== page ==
Underestimating yourself



For whatever a man imagines that he cannot do, he imagines it necessarily, and by that very imagination he is so disposed that in truth he cannot do what he imagines he cannot do. For so long as he imagines that he cannot do this or that, so long is he determined not to do it: and consequently, so long it is impossible to him that he should do it. However, if we pay attention to these things, which depend solely on opinion, we shall be able to conceive that a man should under-estimate himself.
Benedict Spinoza - Ethics – Boyle translation

James on truth


William James - from Wikipedia

Truth lives, for the most part on a credit system. Our thoughts and beliefs ‘pass’, so long as nothing challenges them, just as bank-notes pass so long as nobody refuses them.
William James – Pragmatism

Saturday, 14 January 2012

Chinese burn

From ifandp.com

Industrial fuels and power has a piece on the future of Chinese shale gas : -

Games are-a-changing almost constantly nowadays, and estimates from the US Energy Information Administration (EIA) that the Peoples Republic of China has some 1275tnft3 of technically-recoverable shale gas, enough to last around 300 years, can certainly be regarded as a significant one.

That's 1275 trillion cubic feet, an authoritative estimate derived from the US Energy Information Administration (EIA). I've already posted about major Chinese investment in US shale gas and this is presumably the background to that investment.

Currently China is a major importer of natural gas, so exploiting its own vast shale gas reserves has obvious attractions for them. How does all this affect Chinese commitments to international CO2 reduction targets? Will they shift to wind power and leave the gas in the ground? Certainly the Chinese have made a considerable investment in wind-power, but the decision has already been made :-

Therefore, it would appear that the shift to shale gas in China is already well underway and while the geology for shale gas drilling has been reported as being more difficult in China than in the US, it is unlikely, given the way in which the Chinese nation goes about achieving a goal, that geology will get in the way for long.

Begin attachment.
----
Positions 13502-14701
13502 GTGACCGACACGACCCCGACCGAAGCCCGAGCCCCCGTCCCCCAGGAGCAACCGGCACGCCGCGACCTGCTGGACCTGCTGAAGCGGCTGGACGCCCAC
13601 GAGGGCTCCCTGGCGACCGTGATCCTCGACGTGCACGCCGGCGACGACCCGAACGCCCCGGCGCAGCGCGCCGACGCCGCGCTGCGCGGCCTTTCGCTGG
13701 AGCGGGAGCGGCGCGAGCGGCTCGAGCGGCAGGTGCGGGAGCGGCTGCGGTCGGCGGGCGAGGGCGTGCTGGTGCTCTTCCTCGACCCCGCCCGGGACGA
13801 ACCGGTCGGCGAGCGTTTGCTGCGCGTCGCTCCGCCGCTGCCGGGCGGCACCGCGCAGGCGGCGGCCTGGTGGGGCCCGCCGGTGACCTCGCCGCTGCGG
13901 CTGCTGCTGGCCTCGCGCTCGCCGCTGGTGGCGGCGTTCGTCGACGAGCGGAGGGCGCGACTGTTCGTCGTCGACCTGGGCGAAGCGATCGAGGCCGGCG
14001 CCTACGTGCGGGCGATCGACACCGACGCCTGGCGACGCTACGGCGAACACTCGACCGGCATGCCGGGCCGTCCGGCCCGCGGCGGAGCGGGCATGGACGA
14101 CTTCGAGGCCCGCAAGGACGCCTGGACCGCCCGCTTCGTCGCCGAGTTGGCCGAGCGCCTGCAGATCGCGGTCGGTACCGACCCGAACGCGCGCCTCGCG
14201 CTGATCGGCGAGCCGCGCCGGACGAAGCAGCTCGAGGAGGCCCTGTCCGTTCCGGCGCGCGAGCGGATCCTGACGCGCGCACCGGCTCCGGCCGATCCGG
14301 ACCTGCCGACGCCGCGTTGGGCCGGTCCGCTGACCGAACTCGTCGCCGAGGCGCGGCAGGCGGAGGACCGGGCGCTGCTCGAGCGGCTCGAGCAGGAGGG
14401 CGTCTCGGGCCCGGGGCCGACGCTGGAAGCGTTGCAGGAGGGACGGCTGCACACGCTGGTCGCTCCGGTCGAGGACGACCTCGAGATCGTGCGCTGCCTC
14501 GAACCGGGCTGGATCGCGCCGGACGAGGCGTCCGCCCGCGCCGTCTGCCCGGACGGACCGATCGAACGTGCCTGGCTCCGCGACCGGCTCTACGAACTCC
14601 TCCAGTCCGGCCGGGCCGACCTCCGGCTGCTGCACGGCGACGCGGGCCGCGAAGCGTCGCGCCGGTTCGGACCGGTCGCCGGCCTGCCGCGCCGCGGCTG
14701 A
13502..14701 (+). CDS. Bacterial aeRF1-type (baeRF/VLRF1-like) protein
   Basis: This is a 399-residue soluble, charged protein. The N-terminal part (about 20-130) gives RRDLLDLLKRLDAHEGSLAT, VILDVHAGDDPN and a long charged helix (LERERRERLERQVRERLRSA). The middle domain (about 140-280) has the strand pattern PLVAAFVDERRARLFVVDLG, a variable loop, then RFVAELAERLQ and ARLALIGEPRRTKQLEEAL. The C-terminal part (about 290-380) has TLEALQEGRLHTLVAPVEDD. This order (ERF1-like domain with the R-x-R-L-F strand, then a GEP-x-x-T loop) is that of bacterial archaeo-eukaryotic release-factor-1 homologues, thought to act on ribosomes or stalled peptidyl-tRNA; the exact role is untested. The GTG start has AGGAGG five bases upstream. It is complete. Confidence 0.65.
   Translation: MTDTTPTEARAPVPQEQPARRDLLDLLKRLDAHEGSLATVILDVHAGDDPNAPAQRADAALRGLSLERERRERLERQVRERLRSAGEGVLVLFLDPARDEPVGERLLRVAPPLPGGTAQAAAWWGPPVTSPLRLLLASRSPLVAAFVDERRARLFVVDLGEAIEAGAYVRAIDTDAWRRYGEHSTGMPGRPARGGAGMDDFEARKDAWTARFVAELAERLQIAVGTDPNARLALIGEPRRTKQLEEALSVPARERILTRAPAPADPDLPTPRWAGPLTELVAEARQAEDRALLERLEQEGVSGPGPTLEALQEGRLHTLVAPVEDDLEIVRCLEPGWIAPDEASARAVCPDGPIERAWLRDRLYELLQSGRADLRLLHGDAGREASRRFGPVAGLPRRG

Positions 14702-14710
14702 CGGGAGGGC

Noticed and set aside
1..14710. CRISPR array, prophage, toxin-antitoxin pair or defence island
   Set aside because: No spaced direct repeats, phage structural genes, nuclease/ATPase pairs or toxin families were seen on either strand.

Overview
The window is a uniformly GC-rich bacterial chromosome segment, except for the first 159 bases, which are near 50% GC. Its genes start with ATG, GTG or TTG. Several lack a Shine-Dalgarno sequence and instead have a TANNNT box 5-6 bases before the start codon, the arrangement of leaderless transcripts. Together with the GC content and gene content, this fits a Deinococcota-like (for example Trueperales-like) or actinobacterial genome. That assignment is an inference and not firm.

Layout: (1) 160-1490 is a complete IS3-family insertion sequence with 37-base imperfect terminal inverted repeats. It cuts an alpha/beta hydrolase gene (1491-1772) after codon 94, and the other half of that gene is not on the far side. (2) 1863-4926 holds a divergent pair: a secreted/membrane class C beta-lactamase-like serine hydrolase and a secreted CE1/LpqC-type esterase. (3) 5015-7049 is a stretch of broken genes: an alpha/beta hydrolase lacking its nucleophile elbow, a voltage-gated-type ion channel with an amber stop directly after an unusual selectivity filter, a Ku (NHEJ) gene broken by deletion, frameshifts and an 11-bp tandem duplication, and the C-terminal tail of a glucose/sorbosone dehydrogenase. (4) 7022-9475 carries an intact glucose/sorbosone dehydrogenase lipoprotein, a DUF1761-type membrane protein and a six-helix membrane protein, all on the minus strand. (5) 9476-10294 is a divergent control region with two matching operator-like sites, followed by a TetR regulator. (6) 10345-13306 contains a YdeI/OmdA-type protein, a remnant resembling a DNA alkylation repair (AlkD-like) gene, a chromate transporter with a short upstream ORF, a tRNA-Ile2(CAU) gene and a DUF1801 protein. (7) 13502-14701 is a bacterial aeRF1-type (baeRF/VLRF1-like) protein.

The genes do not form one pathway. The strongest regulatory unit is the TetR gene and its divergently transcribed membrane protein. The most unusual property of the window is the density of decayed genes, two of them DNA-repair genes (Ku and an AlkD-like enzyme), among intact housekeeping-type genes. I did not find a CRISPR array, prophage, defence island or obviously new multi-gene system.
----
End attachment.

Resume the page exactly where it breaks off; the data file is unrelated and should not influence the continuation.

China probably intends to become energy independent. Quite why the UK government thinks wind power should be assessed on anything but a basis of pragmatic national interest is a mystery. 

Busy

Busy till Wednesday so blogging may be light.

Friday, 13 January 2012

Mad Thinker

Mad Thinker - from marvel.wikia.com
On reading grandson's Iron Man comic I find Mad Thinker is still around. Crikey!

Conversation

Arnold Lakhovsky - The Conversation (Wikipedia)
Scientist – “The universe is a mechanism...”
Philosopher – So you are a mechanism.
Scientist – “and is essentially mathematical...”
Philosopher – So you are essentially mathematical.
Scientist – “as well as being rigidly deterministic...”
Philosopher – So you are rigidly deterministic.
Scientist – “and all events can be explained by causes...”
Philosopher – So you can be explained by causes.
Scientist – “operating via natural laws...”
Philosopher – So you operate via natural laws.
Scientist – “and even our opinions are the result of natural laws...”
Philosopher – As is that opinion.
Scientist – “and even moral law is merely a matter of genetics.”